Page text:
Learning Latin Basics: Lesson II Posted by Brittany Britanniae on Dec 10, 2014 in Latin Language
We have much to cover today! We are going to review the 1st and 2nd Conjugations and Declensions along with some sentence work.
1st Conjugation “Amo= I love”
1st s.= amo “ I love, I do love, I am loving”
2nd s.= amas “You love”
3rd s.= amat “He loves, She love, It loves”
1st pl.=amamus “We love”
2nd pl.=amatis “You (plural) love)”
3rd pl.=amant “ They love”
- One indicator of a 1st conjugation verb is the before the stem (which is underlined) there is usually an “a” in other forms. However, there is just an “o” ending in the 1st s. form.
2nd Conjugation “Habeo= I have”
1st s.= habeo “I have”
2nd s.= habes “You have”
3rd s.= habet “He has, She has, It has”
1st pl.= habemus “We have”
2nd pl.= habetis “You (plural) have”
3rd pl. =habent “They have”
- As with the 1st conjugation and the “a” indicator, the 2nd conjugation will have an “e” in its 1st s. form.
- Celo (1st conjugation)
- Timeo (2nd conjugation)
- Porto(1st conjugation)
- Habeo(2nd conjugation)
- Sum (Irregular Cojugation)**
**If you have already forgotten how to conjugate sum, take a look at last week’s post!
Nouns in Latin, unlike in English, change depending on the role in a sentence. By change, I mean, that the endings on the noun will change to either a nominative, accusative, genitive, dative, ablative (or vocative and locative- which aren’t used as much).
1st Declension is the declension to refer to nouns that “decline” to the following forms; which are usually feminine (99% of the time):
|aqua, –ae water f. (feminine)|
If you noticed that most of endings have an “a” in them. [Sorta reminds you of the 1st conjugation verbs with the “a” stem.]
2nd Declension is the declension to refer to nouns that “decline” to the following forms; which are usually masculine (99% of the time):
|dominus, –ī master m. (masculine)|
Notes on Declensions:
If you noticed that the endings do not have a common vowel, but in comparison to the 1st Declension- it is similar except for the “a” being replaced” with “u” in the singular, “o” in the plural and “ae” [mostly] replaced with “i.”
Please do not be thrown off or worried that the dative and ablative plural in the 1st and 2nd declension are the same. It is important simply to familiarize yourself with these forms.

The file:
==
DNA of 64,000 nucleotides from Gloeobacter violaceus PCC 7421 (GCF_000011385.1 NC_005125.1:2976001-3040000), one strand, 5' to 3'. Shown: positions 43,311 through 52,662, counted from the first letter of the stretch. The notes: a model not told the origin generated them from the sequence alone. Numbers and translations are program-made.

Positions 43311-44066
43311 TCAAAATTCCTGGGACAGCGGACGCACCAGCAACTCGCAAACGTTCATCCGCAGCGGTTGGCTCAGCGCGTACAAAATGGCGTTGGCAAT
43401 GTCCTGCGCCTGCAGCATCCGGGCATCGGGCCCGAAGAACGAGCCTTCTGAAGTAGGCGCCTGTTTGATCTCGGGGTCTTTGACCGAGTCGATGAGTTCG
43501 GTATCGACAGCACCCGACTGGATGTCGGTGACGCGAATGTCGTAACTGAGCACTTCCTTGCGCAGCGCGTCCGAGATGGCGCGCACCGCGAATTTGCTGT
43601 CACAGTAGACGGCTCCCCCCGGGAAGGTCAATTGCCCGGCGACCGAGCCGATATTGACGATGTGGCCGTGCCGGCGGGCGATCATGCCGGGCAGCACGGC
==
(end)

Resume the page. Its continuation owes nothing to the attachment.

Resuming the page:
Also did you notice that when these nouns were written out; they looked like: “dominus, -i” and “ aqua, -ae?” This is to show the Nominative singular form and then the ending to the Genitive singular form. This will assist in providing which declension a noun is since (“-us & -i” endings are clearly 2nd declension while “-a & -ae” are clearly 1st declension).
Nominative & Accusative:
The nominative case is used for the subject in a sentence. The accusative is the direct object of the sentence:
I love cats. I= nominative, love= verb, cats= accusative.
Are you following so far? Let’s look at some Latin.
Filia, -ae =daughter timeo= I am afraid, I fear voco= I call
Serua, -ae= slave-woman et= and aula, -ae=pot
Seruus, -i= slave-man ego= I thesaurus, -i= treasure
Coquus,-i=cook tu= you amo= I love
te= you (accusative) me=me habeo= I have
- filiam coqui vocant.
- The slave-women are afraid.
- thesauros ego amo.
- Seruas et Seruos Filae habent.
- You have a pot.
- serua timet seruos.
- The cook loves the female-slave.
- ego et tu habent aulas.
- The daughter calls you and me.
- filia amat seruum, et seruum amat seruam.
- The cooks call the daughter
- timent seruae
- I love treasures.
- The daughter has slave-men and slave-women.
- habes aulam OR habetis aulam.
- The slave woman fears the slave-men.
- coquus seruam amat.
- You and I have pots.
- te et me filia vocat.
- The daughter loves the slave-man, and the slave-man loves the slave-woman.
Does anyone have any request? If not I have a few surprises up my sleeve!